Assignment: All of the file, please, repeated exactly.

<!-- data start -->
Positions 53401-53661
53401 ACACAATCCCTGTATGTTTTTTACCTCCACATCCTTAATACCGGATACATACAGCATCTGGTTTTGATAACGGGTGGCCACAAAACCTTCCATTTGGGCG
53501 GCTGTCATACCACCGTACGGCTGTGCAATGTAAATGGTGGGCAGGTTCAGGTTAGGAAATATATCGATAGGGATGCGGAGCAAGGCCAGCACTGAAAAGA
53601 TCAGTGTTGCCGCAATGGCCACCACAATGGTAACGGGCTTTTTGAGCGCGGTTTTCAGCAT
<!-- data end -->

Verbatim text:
Positions 53401-53661
53401 ACACAATCCCTGTATGTTTTTTACCTCCACATCCTTAATACCGGATACATACAGCATCTGGTTTTGATAACGGGTGGCCACAAAACCTTCCATTTGGGCG
53501 GCTGTCATACCACCGTACGGCTGTGCAATGTAAATGGTGGGCAGGTTCAGGTTAGGAAATATATCGATAGGGATGCGGAGCAAGGCCAGCACTGAAAAGA
53601 TCAGTGTTGCCGCAATGGCCACCACAATGGTAACGGGCTTTTTGAGCGCGGTTTTCAGCAT